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From Kristian Waagan <kristian.waa...@oracle.com>
Subject Problems with junit-lowmem
Date Mon, 29 Aug 2011 11:10:56 GMT

Some new tests have recently been added to the low-memory test suite 
that we have (you can run it with 'ant junit-lowmem'). I'm now seeing 
two problems:
  a) I get an OOME now and then
  b) It takes a long time to complete

Obviously, this looks like a memory leak in Derby. That's also pretty 
much correct, but it's what I'll call a "controlled memory leak". I 
believe the test I added for DERBY-4137 [1] is causing both (a) and (b). 
It worked fine before the latest test additions, but now the memory 
pressure is too high. The memory occupied for the 120'000 transactions 
amounted to around 4 MB.

In DERBY-4137, the use of a timer causes memory leaks. The leak will 
"self-correct" when the specified timeout duration has passed. In the 
test, this value has been set very high and there is no guarantee this 
won't happen in real-world applications either. In real-world 
applications the size of the memory leak is given by transaction rate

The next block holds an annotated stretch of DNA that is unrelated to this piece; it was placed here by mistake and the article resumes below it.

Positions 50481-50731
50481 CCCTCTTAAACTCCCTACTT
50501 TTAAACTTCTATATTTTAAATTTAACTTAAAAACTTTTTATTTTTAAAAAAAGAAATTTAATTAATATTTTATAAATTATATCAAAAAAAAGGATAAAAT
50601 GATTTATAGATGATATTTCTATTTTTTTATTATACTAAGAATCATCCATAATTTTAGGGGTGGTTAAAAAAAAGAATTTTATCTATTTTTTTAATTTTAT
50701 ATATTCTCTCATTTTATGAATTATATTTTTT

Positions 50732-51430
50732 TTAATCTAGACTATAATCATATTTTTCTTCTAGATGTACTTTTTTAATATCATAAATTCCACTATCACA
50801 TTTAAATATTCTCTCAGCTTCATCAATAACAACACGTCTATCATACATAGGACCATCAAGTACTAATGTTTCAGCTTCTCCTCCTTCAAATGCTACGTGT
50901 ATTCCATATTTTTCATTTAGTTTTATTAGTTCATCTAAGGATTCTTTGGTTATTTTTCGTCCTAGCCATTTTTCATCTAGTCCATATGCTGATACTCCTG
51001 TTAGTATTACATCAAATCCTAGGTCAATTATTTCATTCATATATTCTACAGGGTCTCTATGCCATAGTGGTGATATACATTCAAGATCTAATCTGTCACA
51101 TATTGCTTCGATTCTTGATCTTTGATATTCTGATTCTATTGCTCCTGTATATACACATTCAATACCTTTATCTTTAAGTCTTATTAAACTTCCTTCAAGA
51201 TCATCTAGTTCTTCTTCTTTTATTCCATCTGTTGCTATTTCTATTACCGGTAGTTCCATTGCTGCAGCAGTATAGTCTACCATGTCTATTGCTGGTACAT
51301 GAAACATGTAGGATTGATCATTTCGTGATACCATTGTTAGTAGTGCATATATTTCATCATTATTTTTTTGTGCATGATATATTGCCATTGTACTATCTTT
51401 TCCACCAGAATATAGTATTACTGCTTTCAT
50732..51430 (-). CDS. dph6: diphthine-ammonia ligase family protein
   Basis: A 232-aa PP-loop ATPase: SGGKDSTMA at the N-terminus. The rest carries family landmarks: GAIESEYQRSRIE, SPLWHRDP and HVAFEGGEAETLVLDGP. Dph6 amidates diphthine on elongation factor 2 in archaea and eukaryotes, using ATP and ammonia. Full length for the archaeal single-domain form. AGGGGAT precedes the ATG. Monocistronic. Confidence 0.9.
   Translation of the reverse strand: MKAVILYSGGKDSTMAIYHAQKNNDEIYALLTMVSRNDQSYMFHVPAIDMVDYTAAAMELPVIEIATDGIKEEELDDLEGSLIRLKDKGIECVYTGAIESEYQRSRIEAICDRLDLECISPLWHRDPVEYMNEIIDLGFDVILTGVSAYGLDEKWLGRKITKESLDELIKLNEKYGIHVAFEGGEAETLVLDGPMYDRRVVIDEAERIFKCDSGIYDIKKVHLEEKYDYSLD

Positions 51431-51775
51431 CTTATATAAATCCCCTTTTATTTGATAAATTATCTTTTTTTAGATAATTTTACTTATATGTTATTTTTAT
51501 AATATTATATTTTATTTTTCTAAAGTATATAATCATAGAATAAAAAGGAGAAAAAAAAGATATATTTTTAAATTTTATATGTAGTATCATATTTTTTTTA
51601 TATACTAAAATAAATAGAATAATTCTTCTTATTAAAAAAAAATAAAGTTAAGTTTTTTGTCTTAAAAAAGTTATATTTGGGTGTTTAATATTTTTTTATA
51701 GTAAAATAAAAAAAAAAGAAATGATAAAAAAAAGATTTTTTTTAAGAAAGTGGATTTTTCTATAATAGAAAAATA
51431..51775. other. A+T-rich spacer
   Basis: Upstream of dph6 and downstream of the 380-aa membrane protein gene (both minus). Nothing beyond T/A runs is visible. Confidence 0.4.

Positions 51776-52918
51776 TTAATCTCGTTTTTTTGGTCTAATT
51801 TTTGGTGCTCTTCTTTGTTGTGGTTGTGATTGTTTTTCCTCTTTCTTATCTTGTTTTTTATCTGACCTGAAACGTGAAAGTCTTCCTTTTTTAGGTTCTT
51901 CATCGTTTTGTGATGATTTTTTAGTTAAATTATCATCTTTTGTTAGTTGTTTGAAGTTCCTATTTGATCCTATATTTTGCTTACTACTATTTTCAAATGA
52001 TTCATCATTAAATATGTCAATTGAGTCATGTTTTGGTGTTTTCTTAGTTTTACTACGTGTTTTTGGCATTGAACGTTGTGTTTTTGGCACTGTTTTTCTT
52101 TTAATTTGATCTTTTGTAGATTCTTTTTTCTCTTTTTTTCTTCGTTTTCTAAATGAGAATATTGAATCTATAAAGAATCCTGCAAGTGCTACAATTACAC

and timeout value (the higher the tx rate and the longer the timeout 
value, the more memory is hogged).
The fix only reduced the amount of memory leaked. In Java 5.0 there's a 
method that can be used to purge the queue, but using it seems to be a 
little bit complicated (i.e. when to invoke it). In any case, it will be 
easier to deal with this once we have sunset support for J2SE 1.4 [2].

I can think of the following actions to reduce the likelihood of this 
test causing problems:
  1) Run the test only as embedded (reduces memory usage to ~half)
  2) Force execution order and run this test as the last test (this 
fixes the problem today, but it may reoccur if/when another test eats up 
more memory)
  3) Reduce the timeout value such that the data can be garbage 
collected shortly after the test has been run (timing/performance sensitive)

Further, the following actions remove the problem altogether:
  i)   Delete the test.
  ii)  Run test in a separate VM.
  iii) Fix issue using Java 5.0 API.
       (some details to consider here)

For starters I will implement the changes suggested in (1) and (2). I 
will test with only (2) first to see if we are already at a point where 
the tests require more memory than what is available. See DERBY-5394 [3].


[1] https://issues.apache.org/jira/browse/DERBY-4137.
[2] If this code is to be run on small platforms, we're back to square 
one. It's not a problem technically, the code will just be a lot more 
verbose and complex due to the use of reflection.
[3] https://issues.apache.org/jira/browse/DERBY-5394.

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